In the past week, our President proclaimed that as COVID cases in Europe and Canada rise, “It’s going to disappear [in America], it is disappearing.” Additionally, since COVID was a blessing from God, he wants the American people to get the same treatment he did — for free. Think about that, free? It’s free America. COVID is free. As in nada. Just walk to the nearest hospital and order your free COVID treatment.
President Trump’s COVID medication cocktail contained a mix of proven drugs, over-the-counter drugs, supplements, and experimental antibodies only available to those participating in clinical trials. To the average person (without insurance), those medications would cost between $4,300 and $5,145. There is a minor caveat.
Monoclonal antibodies, including one made by Eli Lilly and Co., of Indianapolis, remain under development and are not yet approved for use in the US. The President received it under a “compassionate use” exemption, which the company said it has granted to fewer than ten people. In layman’s terms, ‘compassionate use’ means you are not getting it.
The monoclonal antibodies drug maker Regeneron evaluated the number of multiple dosages required for potential treatment. If I read the information correctly, the maximum dosages they can produce is estimated between 70,000 to 300,000. Maximum prevention doses round out between 420,000 to 1,300,000. Therein lay the math problem. America has approximately 330 million citizens, which of the 1.3 million Americans receives Regeneron? Even if you are lucky enough to receive Regeneron, is there a hospital available with available resources to treat you?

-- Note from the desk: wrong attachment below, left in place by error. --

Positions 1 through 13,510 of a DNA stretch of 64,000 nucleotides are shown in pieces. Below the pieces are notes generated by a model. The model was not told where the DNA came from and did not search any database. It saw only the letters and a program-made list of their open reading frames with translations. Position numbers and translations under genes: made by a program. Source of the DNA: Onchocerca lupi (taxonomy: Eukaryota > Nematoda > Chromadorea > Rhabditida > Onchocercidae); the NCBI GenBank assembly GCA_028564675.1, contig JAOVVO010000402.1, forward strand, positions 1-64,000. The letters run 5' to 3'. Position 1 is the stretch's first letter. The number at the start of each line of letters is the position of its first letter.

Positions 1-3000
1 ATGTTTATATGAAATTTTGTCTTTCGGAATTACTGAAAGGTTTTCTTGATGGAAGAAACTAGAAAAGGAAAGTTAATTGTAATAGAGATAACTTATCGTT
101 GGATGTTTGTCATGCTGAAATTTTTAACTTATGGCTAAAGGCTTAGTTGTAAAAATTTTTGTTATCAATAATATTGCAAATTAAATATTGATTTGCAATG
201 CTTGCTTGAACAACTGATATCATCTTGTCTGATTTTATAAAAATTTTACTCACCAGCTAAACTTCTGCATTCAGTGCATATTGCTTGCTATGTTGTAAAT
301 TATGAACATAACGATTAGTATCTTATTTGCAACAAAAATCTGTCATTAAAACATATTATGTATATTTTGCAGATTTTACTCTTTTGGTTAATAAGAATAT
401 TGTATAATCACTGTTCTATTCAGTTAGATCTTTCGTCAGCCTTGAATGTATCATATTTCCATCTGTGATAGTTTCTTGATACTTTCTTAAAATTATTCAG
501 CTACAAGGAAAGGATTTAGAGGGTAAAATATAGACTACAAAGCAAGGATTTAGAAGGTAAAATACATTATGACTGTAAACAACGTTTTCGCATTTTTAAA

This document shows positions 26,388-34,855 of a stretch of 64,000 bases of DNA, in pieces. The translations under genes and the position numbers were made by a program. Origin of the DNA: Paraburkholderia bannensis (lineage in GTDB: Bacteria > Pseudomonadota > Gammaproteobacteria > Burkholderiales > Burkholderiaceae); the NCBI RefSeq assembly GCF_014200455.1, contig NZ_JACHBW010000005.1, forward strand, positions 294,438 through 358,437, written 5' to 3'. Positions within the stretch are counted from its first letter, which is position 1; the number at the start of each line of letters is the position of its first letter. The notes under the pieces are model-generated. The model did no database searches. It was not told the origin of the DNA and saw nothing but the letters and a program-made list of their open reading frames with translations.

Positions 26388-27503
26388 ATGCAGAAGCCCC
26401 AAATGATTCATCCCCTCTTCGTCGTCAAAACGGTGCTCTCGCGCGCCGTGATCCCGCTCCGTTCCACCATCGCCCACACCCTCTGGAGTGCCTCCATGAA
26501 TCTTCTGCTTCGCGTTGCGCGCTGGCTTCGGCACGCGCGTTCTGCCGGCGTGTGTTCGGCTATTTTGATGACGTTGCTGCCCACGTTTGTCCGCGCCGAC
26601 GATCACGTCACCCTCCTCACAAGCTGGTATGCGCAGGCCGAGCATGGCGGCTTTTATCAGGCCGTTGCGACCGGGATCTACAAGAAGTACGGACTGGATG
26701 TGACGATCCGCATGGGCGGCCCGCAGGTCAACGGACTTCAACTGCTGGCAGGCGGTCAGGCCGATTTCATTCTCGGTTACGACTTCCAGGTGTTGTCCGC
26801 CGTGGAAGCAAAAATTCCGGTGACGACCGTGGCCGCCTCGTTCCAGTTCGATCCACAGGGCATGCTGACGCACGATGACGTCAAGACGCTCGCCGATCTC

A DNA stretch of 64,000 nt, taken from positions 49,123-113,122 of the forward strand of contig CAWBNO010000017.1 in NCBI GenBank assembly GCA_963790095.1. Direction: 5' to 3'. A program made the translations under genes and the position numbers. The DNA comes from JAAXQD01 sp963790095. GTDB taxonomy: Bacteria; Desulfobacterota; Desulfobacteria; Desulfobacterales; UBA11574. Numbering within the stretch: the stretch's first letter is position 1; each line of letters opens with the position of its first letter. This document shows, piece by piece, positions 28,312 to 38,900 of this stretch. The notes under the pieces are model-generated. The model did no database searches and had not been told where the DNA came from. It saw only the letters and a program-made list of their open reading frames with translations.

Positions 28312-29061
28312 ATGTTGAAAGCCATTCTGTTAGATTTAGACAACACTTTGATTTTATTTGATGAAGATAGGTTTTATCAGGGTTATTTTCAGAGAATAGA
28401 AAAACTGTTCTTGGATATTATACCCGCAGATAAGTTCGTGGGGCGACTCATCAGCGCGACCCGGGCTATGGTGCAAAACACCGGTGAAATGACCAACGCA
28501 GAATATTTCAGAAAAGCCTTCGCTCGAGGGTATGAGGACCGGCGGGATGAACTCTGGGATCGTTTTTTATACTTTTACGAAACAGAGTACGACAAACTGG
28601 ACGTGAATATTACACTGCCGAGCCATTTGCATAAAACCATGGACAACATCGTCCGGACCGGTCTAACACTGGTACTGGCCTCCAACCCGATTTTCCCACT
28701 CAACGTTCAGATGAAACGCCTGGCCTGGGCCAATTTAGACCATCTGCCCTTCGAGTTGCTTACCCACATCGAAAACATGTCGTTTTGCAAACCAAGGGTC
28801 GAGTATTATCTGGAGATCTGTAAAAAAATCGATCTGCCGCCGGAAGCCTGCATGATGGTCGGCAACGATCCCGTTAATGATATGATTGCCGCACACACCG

The massive shortfall in US inpatient hospital and ICU bed capacity raises important policy implications for current efforts to address COVID-19. There are not enough hospital beds. To meet the needs ahead, hospitals need to develop contingency plans to expand hospital capacity. Postponing elective inpatient surgical admissions is one straightforward strategy. Still, all hospitals in the US should establish clear protocols to aid decision making on which types of procedures and clinical diagnoses could be safely postponed. Second, the shortage of mechanical ventilators and ICU beds will require hospitals to transition inpatient operating rooms, ambulatory surgical sites, and post-anesthesia care units into flexible ICUs. After years of neglect, the American health system is outgunned.
The miracle vaccine some are desperate to acquire will pose a nightmare for others. What works in one country will fail in another. And Trump’s easy choice this week may not make sense next week. Failing to look at how closing schools’ and our economy to stop an outbreak is likely to surge into years of economic harm. Making choices in the era of Covid-19 isn’t just about fighting a virus; our moral code, ethics, and humanity are also at stake.
But fear not. COVID’s disappearing. Right? Right.